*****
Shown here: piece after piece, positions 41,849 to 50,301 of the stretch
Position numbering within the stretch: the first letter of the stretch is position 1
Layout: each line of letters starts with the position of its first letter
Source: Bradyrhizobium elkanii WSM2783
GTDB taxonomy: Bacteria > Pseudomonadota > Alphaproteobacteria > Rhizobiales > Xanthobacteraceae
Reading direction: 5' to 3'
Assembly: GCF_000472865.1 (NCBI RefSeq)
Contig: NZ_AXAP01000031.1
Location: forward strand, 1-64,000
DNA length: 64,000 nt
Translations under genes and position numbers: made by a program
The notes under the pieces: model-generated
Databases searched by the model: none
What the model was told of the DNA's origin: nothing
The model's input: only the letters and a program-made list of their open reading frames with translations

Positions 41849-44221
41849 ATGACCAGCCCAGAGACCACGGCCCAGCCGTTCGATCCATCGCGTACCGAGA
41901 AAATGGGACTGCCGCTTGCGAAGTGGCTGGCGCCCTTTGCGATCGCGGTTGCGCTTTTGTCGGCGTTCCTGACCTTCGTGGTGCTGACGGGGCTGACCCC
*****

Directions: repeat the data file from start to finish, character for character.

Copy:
Shown here: piece after piece, positions 41,849 to 50,301 of the stretch
Position numbering within the stretch: the first letter of the stretch is position 1
Layout: each line of letters starts with the position of its first letter
Source: Bradyrhizobium elkanii WSM2783
GTDB taxonomy: Bacteria > Pseudomonadota > Alphaproteobacteria > Rhizobiales > Xanthobacteraceae
Reading direction: 5' to 3'
Assembly: GCF_000472865.1 (NCBI RefSeq)
Contig: NZ_AXAP01000031.1
Location: forward strand, 1-64,000
DNA length: 64,000 nt
Translations under genes and position numbers: made by a program
The notes under the pieces: model-generated
Databases searched by the model: none
What the model was told of the DNA's origin: nothing
The model's input: only the letters and a program-made list of their open reading frames with translations

Positions 41849-44221
41849 ATGACCAGCCCAGAGACCACGGCCCAGCCGTTCGATCCATCGCGTACCGAGA
41901 AAATGGGACTGCCGCTTGCGAAGTGGCTGGCGCCCTTTGCGATCGCGGTTGCGCTTTTGTCGGCGTTCCTGACCTTCGTGGTGCTGACGGGGCTGACCCC